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CHC@SD: Castillo's broken-bat single plates one

SAN DIEGO -- It wasn't Edwin Jackson's night.

"Tonight was just a terrible job of making adjustments all the way around," the Cubs starting pitcher said of his worst outing of the season.

"I didn't give myself a chance. It happens. All you can do is keep grinding. I let that game spiral out of control."

And quickly.

After allowing only four runs over 20 innings in his last three starts, Jackson gave up the same number of runs in the first inning Friday to the worst offense in the Major Leagues.

By the time Jackson's night was over, he had given up eight runs on nine hits and two walks to a Padres team that entered the game hitting .221 and averaging just under three runs a game.

"Chalk that one up and move on," said Cubs manager Rick Renteria after the Padres' 11-1 win at Petco Park.

"That's probably not one of his best outings. His command wasn't as sharp as it had been."

Renteria, however, thought the outcome might have been a lot different if the Cubs had broken through in the top of the first against Padres right-handed starter Tim Stauffer.

Normally, Stauffer is the long man in the Padres bullpen. But when Friday's scheduled starter, left-hander Robbie Erlin, went on the disabled list Thursday afternoon with elbow soreness, Stauffer was asked to make his first start since May 14, 2012.

Stauffer entered the game with a pitch limit of 60. He had already thrown 26 of those in the first inning when he got second baseman Luis Valbuena to fly out to right with runners on first and second and two out.

"If we had kept that inning alive with that high pitch count, it might have been different," said Renteria.

But the Cubs didn't.

And after scoring four in the first -- their largest first-inning count at Petco Park since they last scored four on Sept. 4, 2012, against Colorado -- the Padres added three in the second.

Jackson, who pitched seven shutout innings in his previous start, gave up two home runs in a span of the first eight batters he faced, after allowing only two homers in the first 54 innings he worked this season.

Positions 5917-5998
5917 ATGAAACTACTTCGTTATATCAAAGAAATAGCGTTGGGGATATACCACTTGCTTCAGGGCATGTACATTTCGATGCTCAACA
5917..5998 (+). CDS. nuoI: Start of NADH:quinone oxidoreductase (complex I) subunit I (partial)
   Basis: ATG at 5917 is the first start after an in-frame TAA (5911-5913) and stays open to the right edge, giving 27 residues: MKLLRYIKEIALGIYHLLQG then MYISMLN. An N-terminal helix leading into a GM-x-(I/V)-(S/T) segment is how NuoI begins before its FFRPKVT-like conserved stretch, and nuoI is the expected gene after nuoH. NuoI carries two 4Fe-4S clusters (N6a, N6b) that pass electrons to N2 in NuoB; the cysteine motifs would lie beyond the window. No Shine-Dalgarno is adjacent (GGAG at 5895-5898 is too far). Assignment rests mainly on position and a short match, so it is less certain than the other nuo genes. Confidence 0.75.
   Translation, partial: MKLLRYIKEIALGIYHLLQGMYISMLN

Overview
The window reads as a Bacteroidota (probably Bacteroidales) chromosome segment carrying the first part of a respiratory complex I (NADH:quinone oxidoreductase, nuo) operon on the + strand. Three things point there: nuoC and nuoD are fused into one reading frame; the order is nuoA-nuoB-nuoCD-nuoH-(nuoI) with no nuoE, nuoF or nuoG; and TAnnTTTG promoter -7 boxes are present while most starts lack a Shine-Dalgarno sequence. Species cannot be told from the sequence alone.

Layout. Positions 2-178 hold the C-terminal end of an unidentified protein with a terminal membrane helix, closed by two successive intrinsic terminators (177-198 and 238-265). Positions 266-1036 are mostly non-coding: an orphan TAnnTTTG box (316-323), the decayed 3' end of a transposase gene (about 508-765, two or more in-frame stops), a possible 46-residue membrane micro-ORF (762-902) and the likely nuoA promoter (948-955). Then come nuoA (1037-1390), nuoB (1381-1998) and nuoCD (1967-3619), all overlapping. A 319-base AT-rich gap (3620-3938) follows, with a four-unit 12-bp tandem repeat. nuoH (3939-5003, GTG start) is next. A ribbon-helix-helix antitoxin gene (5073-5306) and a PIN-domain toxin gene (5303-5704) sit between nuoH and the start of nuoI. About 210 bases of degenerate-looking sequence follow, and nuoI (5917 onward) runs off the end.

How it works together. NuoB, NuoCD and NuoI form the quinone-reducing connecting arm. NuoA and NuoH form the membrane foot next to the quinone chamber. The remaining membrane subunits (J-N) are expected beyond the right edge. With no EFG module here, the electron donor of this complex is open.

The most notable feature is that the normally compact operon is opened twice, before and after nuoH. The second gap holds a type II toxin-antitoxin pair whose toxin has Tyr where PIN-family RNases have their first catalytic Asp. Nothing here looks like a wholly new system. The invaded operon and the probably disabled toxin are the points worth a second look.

His record fell to 3-4 and his ERA shot up to 4.94 from 3.98.

Meanwhile, Stauffer was blanking the Cubs on two hits and a walk over five innings. He threw a total of 77 pitches, but only 50 over his final four innings.

Yonder Alonso and Yasmani Grandal homered for the Padres against Jackson while Chase Headley drove in three runs with a two-run double and a run-scoring single. Alonso and Seth Smith each drove in two runs.

"We stayed on him [Jackson]," said Padres manager Bud Black after his team set a season-high for runs scored. We haven't had many of those.

"When that happens [high-scoring games], there's a different feeling in the dugout, a different vibe. Guys want to get to the bat rack, they want to start hacking, they want to get involved. And that kind of happened."

Jackson, who is 0-5 lifetime against the Padres with a 6.94 ERA, said he let it happen.

"It doesn't matter how they are hitting," said Jackson. "This is the big leagues. Players up here can hit. I didn't make adjustments. You have to slow the game down and control the game. I let it spiral out of control."

Everth Cabrera opened the Padres first with a line-drive single to left. Cameron Maybin chased Cabrera to third by pulling a double down the line in left. Smith followed with a two-run single lined over second.

Two hitters later, Alonso lined a Jackson offering 411 feet to right-center for his second homer of the season.

Grandal opened the second with a 360-foot homer to left. After Cabrera hit his second opposite-field single and Smith drew a walk, Headley hit a two-run double.

Welington Castillo followed a Valbuena double in the seventh with a run-scoring single for the Cubs' lone run.

The loss was Chicago's second in the last six games.

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